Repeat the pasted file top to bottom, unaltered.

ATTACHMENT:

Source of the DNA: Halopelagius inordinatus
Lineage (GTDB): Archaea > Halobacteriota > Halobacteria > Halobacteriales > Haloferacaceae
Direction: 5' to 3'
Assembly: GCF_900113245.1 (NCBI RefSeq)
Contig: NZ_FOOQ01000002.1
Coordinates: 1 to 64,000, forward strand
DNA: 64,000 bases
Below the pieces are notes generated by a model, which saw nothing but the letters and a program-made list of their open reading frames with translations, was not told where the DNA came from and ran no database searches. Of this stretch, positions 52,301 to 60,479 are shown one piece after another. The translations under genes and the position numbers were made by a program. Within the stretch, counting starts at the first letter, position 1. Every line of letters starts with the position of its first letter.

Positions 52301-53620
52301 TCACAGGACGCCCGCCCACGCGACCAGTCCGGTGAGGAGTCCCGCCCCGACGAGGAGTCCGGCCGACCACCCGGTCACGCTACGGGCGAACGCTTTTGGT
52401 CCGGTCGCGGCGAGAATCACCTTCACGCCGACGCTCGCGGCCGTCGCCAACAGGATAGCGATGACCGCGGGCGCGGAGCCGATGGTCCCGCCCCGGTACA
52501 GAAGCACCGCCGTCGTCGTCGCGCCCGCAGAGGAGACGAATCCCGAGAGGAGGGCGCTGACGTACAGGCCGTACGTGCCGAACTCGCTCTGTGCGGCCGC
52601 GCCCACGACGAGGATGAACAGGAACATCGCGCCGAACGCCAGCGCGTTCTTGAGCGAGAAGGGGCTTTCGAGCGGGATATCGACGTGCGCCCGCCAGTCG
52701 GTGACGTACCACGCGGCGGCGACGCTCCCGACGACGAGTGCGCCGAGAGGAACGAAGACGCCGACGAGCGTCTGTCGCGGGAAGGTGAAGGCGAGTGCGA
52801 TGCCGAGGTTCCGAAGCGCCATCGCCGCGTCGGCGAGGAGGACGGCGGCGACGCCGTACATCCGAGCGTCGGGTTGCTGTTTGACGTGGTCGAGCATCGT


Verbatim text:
Source of the DNA: Halopelagius inordinatus
Lineage (GTDB): Archaea > Halobacteriota > Halobacteria > Halobacteriales > Haloferacaceae
Direction: 5' to 3'
Assembly: GCF_900113245.1 (NCBI RefSeq)
Contig: NZ_FOOQ01000002.1
Coordinates: 1 to 64,000, forward strand
DNA: 64,000 bases
Below the pieces are notes generated by a model, which saw nothing but the letters and a program-made list of their open reading frames with translations, was not told where the DNA came from and ran no database searches. Of this stretch, positions 52,301 to 60,479 are shown one piece after another. The translations under genes and the position numbers were made by a program. Within the stretch, counting starts at the first letter, position 1. Every line of letters starts with the position of its first letter.

Positions 52301-53620
52301 TCACAGGACGCCCGCCCACGCGACCAGTCCGGTGAGGAGTCCCGCCCCGACGAGGAGTCCGGCCGACCACCCGGTCACGCTACGGGCGAACGCTTTTGGT
52401 CCGGTCGCGGCGAGAATCACCTTCACGCCGACGCTCGCGGCCGTCGCCAACAGGATAGCGATGACCGCGGGCGCGGAGCCGATGGTCCCGCCCCGGTACA
52501 GAAGCACCGCCGTCGTCGTCGCGCCCGCAGAGGAGACGAATCCCGAGAGGAGGGCGCTGACGTACAGGCCGTACGTGCCGAACTCGCTCTGTGCGGCCGC
52601 GCCCACGACGAGGATGAACAGGAACATCGCGCCGAACGCCAGCGCGTTCTTGAGCGAGAAGGGGCTTTCGAGCGGGATATCGACGTGCGCCCGCCAGTCG
52701 GTGACGTACCACGCGGCGGCGACGCTCCCGACGACGAGTGCGCCGAGAGGAACGAAGACGCCGACGAGCGTCTGTCGCGGGAAGGTGAAGGCGAGTGCGA
52801 TGCCGAGGTTCCGAAGCGCCATCGCCGCGTCGGCGAGGAGGACGGCGGCGACGCCGTACATCCGAGCGTCGGGTTGCTGTTTGACGTGGTCGAGCATCGT